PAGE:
"It hasn't really improved, while Internet Explorer has made leaps and bounds, coming from behind, overtaking, and leaving the Netscape crowd in the dust"

    I hate to point out the gaping flaw in your reasoning here, but of course Netscape got left in the dust - that is exactly what happens when a competitor cuts off your distribution channels - you can no longer afford to improve the product - helloooo, thats exactly what Microsoft did to Netscape, that is actually called "killing them off". How do you improve your product when you've been cut out of the market?

    How short our memories are. IE3 and IE 4, the "competition" for NN4 at the time, were also crap products, incredibly unstable and buggy. Now a couple of years later everyone seems to have forgotten that, and now everyone compares the Netscape of 2 to 3 years ago to the Internet Explorer of today. Hardly a fair comparison.

    -----

  • Bingo! Glad I searched for the word "bargaining" before I posted. I think that they were prepared to go with Netscape for the client, but if they were going to get a better deal with Microsoft, they're going to take it. I don't think Sun would be particularly pleased, though.
  • by SpinyNorman (33776) on Friday May 25, 2001 @10:36AM (#198123)
    I imagine they were prepared to go either way - to use it as a bargaining chip to keep AOL on the desktop, or to attempt to make AOL/Netscape the desktop for internet appliances.

    Since AOL is the money maker, not netscape, it does of course make a lot of sense.

    Of course logically they will need to maintain Netscape as a viable threat in order not to get expunged from the Windows desktop at some point in the future.
  • Now that the "We'll make money from our automatic update service!" Eazel/Ximian mentality is collapsing, hopefully there'll be more clever angles like this to work.

    I take it you have not been following Ximian recently? Their partners include HP [slashdot.org], not to mention the fact that Sun and Compaq have joined Ximian's GNOME Foundation [ximian.com]. There are some VERY heavy players backing Ximian GNOME as the next generation UNIX desktop, and they're in the prime position to (as they currently are with HP) get development contracts for new features and provide support to the large UNIX players.

    I'd say that their business model has never wavered from reasonable. People poo-poo Ximian because they do not understand it, and they associate the failure of Eazel with Ximian.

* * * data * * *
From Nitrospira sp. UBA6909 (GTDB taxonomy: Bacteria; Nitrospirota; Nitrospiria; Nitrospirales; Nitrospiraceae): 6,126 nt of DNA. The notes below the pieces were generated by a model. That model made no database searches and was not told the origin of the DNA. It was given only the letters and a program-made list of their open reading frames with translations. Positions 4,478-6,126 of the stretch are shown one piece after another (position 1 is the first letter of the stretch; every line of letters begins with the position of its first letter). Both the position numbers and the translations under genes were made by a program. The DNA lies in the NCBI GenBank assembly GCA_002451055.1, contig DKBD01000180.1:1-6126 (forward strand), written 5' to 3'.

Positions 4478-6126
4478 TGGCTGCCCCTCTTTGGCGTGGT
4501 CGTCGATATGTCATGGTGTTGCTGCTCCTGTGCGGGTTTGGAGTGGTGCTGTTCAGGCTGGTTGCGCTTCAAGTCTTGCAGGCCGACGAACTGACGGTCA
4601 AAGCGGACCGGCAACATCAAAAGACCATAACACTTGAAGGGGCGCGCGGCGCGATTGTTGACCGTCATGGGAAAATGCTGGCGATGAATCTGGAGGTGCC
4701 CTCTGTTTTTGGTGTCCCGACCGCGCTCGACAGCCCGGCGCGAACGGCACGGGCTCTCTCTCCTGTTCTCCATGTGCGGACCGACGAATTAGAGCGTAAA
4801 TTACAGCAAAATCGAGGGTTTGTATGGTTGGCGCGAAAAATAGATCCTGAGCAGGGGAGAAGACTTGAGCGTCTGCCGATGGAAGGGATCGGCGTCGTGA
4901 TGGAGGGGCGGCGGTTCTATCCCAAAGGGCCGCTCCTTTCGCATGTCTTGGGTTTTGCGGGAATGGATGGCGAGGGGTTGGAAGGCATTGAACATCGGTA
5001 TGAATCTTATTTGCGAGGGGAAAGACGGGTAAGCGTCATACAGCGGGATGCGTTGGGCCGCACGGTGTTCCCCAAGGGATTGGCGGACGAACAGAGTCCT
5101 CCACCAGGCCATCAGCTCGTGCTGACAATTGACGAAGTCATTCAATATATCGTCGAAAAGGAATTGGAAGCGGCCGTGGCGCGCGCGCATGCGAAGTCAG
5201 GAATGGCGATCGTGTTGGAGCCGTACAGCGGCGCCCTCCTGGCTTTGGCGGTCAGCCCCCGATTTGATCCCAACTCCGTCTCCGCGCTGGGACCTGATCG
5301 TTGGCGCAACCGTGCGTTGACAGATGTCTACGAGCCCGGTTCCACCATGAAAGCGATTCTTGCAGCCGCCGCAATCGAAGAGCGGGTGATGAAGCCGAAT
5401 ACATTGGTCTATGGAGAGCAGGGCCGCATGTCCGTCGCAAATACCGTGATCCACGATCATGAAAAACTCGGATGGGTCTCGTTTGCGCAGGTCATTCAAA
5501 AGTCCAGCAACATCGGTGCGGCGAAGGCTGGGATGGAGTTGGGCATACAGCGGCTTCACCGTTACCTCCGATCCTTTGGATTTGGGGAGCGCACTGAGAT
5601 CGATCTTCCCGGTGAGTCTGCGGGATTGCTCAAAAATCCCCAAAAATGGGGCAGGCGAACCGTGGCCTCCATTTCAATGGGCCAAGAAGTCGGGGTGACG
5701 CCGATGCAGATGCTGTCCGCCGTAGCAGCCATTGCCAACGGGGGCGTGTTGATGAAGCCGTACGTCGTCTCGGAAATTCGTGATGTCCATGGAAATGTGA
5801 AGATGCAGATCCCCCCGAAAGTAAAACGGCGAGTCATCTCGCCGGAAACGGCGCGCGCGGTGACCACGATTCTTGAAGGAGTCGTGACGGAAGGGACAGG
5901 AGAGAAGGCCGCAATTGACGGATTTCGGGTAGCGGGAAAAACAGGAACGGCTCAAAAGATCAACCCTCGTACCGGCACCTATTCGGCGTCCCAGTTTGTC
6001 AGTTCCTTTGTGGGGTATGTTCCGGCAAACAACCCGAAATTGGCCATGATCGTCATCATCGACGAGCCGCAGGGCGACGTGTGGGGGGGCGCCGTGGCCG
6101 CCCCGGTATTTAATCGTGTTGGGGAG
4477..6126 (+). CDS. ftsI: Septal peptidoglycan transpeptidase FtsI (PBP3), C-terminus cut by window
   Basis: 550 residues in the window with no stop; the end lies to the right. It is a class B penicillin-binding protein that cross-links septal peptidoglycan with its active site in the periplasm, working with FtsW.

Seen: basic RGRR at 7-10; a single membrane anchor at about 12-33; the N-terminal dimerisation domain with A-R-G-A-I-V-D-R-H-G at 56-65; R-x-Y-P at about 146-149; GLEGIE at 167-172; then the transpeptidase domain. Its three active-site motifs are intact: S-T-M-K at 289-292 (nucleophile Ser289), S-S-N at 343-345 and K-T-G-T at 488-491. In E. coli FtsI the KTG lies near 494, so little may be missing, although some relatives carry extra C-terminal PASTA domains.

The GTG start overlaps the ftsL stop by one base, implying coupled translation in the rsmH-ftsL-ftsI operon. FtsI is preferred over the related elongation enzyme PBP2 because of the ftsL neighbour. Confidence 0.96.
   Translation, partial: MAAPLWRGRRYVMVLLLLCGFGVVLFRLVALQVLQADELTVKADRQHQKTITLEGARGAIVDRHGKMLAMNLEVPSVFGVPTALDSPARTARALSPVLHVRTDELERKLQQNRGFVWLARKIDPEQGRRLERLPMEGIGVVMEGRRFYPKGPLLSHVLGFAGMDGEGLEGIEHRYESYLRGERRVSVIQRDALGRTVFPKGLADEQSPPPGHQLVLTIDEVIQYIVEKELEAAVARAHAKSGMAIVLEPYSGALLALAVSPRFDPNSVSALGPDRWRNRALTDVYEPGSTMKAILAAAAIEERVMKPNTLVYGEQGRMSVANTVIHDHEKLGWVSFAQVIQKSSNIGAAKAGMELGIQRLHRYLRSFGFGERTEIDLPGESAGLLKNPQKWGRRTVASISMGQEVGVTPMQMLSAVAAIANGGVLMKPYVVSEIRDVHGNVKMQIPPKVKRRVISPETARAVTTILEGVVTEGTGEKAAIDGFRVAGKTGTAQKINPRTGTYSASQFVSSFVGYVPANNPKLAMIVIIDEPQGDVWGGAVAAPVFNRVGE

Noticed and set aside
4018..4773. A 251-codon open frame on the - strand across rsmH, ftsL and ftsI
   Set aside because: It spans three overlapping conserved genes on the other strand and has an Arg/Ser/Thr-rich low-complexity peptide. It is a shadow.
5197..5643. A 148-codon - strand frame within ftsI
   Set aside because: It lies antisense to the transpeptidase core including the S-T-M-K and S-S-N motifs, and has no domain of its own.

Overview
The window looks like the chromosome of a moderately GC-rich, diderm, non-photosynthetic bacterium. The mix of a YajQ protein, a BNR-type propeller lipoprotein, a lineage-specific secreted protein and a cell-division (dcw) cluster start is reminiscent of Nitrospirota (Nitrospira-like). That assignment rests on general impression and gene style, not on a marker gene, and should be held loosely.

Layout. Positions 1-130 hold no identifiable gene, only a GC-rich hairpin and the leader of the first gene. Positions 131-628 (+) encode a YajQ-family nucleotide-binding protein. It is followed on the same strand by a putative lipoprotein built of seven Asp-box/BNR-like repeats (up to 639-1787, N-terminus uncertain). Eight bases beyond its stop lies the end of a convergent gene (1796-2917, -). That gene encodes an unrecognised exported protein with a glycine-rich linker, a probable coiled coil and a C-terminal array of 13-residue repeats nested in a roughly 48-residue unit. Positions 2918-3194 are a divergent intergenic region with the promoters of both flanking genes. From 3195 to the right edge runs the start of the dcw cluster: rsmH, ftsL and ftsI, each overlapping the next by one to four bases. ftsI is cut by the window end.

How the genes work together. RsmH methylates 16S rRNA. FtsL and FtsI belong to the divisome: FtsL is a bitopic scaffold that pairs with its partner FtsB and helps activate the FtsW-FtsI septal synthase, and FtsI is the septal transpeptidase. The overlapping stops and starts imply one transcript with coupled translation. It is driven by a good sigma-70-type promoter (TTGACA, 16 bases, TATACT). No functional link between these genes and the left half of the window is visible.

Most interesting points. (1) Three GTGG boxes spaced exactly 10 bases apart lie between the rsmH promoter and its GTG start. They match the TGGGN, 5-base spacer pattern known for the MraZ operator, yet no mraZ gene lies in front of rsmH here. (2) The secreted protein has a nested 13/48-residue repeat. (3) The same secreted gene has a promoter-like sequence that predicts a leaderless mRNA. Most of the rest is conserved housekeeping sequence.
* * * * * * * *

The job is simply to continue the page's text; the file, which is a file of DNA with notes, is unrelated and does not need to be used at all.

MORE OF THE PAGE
There's always talk about how "we" certainly aren't going to pay but "Joe Sixpack" will cover the cost of our free lunch.

    The desktop consumers of UNIX have always been the financial, educational and scientific communities. Mozilla, Ximian and Linux have been quickly or slowly, but always steadily converting each of those markets (or, as with Ximian, converting the market leaders in those areas).
  • by ajs (35943) <ajs@@@ajs...com> on Friday May 25, 2001 @10:25AM (#198125) Homepage Journal
    It may be AOL's view that Mozilla has done it's job by forcing Microsoft's hand. MS wants to keep it's lead in the browser world, and if threatinging them with AOL conversion to Mozilla get AOL placement on the XP desktop, well it was worth the money they paid....

    I'm not saying that I would be happy with that attitude, but is there any business reason for them to not think this way?
  • The bundle-opoly is probably true to some extent (actually it's quite true) but it doesn't explain why so many people use IE 5.5, which isn't bundled with anything. Also, it doesn't explain why more people use IE 6.0 beta than Mozilla and Netscape 6 *combined*. This is only explained by people CHOOSING to download IE over Mozilla / Netscape 6.

    Mozilla + Netscape 6 still have less than 0.5% of market share. If that doesn't get your attention about Netscape being dead, what does?
  • Looks like Microsoft is getting a little smarter about taking actions to keep future antitrust actions at bay. With some helpful "suggestions" from AOL's lawyers, no doubt.

    But the real battle takes place with the "last mile" to consumers. As long as there is a truly open Internet accessible to all, there's a limit to how much damage these kinds of consolidations can do.

    Boss of nothin. Big deal.
    Son, go get daddy's hard plastic eyes.

  • It's helpful for them... I don't claim that it won't be a raw deal for consumers.

    Monopolies in different fields cooperating isn't much different than a small group of competitors cooperating to screw their consumers, e.g. airlines, RIAA labels, California electricity providers.

    AOL-Time-Warner is a weirder beast than a straight monopoly, however. They have enough clout to dictate certain things, within limits, and in a Microsoftian way, their power in one area can be used to force their hand in others. Putting them together has consequences I don't want to see.